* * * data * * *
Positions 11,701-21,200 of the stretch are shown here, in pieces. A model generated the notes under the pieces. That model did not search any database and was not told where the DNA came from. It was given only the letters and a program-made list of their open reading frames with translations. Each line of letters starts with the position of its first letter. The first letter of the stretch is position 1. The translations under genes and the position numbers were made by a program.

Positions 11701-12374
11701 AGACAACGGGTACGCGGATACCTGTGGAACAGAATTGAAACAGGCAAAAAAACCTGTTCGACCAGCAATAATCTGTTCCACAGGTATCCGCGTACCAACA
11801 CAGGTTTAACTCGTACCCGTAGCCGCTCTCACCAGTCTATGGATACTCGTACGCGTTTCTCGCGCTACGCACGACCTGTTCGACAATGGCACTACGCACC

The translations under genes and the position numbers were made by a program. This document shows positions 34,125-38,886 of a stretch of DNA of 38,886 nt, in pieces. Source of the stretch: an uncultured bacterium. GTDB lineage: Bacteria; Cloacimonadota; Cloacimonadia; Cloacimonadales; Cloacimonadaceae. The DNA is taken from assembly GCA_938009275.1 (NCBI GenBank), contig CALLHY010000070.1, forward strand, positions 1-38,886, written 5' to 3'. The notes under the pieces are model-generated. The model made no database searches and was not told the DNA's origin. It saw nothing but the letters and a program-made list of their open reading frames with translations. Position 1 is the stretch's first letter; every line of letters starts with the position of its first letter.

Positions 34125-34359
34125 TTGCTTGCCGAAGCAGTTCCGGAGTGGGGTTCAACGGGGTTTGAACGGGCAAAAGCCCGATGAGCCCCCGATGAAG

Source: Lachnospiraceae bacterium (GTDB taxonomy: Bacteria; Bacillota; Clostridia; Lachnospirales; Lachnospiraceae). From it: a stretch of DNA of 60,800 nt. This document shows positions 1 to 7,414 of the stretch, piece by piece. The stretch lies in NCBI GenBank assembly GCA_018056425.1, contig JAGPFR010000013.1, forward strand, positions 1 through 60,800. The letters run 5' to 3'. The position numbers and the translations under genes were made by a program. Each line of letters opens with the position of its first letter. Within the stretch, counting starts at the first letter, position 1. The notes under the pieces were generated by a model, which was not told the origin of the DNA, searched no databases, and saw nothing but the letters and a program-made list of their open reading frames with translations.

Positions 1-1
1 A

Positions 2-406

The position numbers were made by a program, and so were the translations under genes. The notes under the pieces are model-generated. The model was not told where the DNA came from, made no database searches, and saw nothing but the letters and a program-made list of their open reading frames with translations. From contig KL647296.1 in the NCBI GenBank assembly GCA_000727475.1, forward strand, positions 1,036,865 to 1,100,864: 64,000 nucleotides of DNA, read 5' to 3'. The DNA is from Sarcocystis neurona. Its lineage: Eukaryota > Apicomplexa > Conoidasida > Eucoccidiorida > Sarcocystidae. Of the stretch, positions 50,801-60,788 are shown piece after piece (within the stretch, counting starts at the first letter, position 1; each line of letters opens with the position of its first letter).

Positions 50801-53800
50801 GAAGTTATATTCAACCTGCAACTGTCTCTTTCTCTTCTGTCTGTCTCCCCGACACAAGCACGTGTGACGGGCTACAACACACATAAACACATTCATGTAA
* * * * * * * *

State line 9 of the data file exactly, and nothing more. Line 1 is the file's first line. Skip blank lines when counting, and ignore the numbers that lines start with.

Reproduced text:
Positions 1-1